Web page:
‘Sales are vanity, profit is sanity but cash is king’ in the construction industry.
The heading for this article incorporates a quote from the CEO of Volvo Cars back in 1980. A different era perhaps but this phrase has become a mantra for business managers all over the world and has never been so relevant than for those who manage construction companies in Queensland right now as we move into a new era of regulation for our industry.
Construction businesses across the world are renowned for being ‘cash hungry’ and the Australian industry is no different.
A particular feature of the construction industry is that of security and, particularly, how cash retentions are used as a vital part of the security toolkit.
Outside the industry, there’s a perception that many Head Contractors are cash rich. This may be partly due to the fact that they hold subcontractor cash retentions (i.e. monies deducted from progress payments to subcontractors) and that this forms part of their day to day working capital.
Of course, it should be said at this point that the cash retentions withheld by Principals / Developers from progress payments to Head Contractors has the opposite effect on Head Contractors, draining or putting pressure on working capital.
Essentially, therefore, over time subcontractor cash retentions have become embedded into construction contracts and, specifically, Head Contractors’ business cash flows. This has all changed now.
While many people had concerns about Head Contractors being able to use subcontractor cash retentions as part of their day to day working capital, the enactment of the Building Industry Fairness (Security of Payment) Act 2017 (BIF Act) now means that this cash must be separated out of Head Contractors’ liquidity and held separately in Retention Trust Accounts (RTA).
Under the BIF Act, that is designed to protect payments for subcontractors working on building and construction projects in Queensland, two types of trust account may be required if certain contract and other conditions are met:
- one Project Trust Account (PTA) per eligible project; and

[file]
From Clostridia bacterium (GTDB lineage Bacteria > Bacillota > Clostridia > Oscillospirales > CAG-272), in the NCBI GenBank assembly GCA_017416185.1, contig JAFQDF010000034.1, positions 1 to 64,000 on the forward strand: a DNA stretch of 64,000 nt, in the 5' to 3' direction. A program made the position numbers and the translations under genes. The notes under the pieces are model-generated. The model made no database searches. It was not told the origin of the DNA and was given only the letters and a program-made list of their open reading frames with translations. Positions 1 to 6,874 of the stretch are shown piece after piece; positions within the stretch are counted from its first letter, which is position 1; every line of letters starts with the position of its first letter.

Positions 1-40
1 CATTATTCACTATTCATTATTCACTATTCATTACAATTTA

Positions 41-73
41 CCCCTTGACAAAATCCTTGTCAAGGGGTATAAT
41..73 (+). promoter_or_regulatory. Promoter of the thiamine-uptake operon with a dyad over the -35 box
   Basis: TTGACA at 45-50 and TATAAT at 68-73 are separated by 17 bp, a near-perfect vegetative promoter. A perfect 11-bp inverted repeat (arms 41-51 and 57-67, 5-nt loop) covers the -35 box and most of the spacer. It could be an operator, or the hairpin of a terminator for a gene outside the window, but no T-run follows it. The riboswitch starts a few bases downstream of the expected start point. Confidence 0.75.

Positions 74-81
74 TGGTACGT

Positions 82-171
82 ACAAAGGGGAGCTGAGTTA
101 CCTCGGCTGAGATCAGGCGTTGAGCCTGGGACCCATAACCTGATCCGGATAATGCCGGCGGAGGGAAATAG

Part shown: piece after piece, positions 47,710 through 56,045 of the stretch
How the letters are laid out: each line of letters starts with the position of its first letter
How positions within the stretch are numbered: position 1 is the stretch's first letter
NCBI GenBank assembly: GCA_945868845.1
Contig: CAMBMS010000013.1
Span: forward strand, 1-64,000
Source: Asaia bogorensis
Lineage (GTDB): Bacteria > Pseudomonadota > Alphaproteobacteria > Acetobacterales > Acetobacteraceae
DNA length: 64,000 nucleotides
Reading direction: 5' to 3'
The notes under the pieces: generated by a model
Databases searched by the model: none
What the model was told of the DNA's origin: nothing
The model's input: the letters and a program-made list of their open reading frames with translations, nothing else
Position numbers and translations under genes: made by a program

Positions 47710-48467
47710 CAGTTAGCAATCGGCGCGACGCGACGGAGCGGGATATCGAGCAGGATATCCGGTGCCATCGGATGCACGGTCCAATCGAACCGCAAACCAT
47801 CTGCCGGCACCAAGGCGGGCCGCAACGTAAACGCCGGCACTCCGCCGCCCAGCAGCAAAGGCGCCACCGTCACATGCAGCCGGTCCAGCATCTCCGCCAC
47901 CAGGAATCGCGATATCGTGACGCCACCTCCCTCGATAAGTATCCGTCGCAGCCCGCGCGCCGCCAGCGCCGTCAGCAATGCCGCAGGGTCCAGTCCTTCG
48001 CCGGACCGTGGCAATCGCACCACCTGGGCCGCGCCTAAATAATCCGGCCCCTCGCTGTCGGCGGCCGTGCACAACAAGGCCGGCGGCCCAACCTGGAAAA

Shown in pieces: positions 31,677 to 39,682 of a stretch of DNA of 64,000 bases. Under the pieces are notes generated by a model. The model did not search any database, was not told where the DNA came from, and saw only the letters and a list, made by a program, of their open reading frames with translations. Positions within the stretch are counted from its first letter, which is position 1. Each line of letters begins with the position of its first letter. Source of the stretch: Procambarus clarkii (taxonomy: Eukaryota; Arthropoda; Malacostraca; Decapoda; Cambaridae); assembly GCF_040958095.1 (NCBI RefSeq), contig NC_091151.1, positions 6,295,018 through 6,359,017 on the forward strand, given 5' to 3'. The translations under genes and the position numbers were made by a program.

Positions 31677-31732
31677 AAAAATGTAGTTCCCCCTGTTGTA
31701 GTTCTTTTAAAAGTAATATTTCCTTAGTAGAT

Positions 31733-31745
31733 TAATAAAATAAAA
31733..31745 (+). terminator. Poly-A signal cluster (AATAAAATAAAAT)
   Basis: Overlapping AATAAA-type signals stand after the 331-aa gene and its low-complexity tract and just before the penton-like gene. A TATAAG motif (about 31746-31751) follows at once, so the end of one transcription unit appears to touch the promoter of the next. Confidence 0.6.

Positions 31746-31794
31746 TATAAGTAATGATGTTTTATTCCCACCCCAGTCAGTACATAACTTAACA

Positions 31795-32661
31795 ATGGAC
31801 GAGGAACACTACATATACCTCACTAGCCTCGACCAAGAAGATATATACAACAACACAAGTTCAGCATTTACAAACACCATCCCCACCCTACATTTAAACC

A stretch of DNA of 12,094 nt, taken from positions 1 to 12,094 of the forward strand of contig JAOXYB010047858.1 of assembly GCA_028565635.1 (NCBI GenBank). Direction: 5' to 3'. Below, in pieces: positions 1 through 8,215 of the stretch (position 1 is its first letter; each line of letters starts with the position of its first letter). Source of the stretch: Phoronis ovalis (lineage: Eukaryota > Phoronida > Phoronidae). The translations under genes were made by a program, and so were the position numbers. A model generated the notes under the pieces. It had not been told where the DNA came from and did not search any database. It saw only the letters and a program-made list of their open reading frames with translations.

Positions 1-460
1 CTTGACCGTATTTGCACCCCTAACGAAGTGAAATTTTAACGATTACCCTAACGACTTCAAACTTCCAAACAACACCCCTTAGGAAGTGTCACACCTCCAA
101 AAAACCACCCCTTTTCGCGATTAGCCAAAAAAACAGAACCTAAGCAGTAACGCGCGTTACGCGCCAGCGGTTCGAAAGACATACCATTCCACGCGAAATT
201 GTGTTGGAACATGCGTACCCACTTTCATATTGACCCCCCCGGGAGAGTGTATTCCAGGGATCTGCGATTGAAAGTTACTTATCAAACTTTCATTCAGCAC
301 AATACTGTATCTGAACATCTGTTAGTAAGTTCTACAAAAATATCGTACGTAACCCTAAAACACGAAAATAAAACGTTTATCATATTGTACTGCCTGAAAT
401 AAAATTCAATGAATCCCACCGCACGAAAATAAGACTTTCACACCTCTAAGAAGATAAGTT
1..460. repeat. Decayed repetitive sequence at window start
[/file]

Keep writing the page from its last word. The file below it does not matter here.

- one RTA (if applicable) to hold cash retentions across multiple projects and subcontracts.
The Retention Trust reforms mean that Head Contractors will, on a staged basis over the next 15 to 18 months be unable to use cash retentions in their business cash flow.
Are Head Contractors ready for this significant change?
Construction industry financial managers are some of the most tenacious I have worked with across 35 years in engineering and construction, but I have a real concern that a sizeable proportion of Head Contractors may not yet have grasped the impact of having to remove subcontractors’ cash retentions from their day to day working capital over the next two years.
As the former CFO of one of Queensland’s largest private Head Contractor Building firms and now a member of the Helix Compliance team, I decided to model the likely effects that the impact of extracting subcontractors’ cash retentions from builders’ working capital balances will have.
I’m concerned that over the next 15 to 18 months builders, particularly those in the QBCC licence categories 2 to 5, will be under growing pressure as they work hard to compensate for the loss of the cash retentions from their day to day cash flows.
Head Contractors will need to find new sources of working capital if they are to bridge the gap as cash retentions leak out of their day to day funds. This could take time particularly when financial institutions and credit providers are getting to grips with the broader implications of the BIF Act changes.
At Helix, we have looked at these issues very carefully and are ready to speak to any Head Contractors who have concerns but haven’t been able to determine how their businesses will be affected.
Are you a QBCC licensee that will have to establish trusts?
We’ve developed a quick and easy to use tool to let you know if and when your business will be affected by the new Trusts regime, give it a try and it will point you in the right direction. Don’t hesitate to give us a call.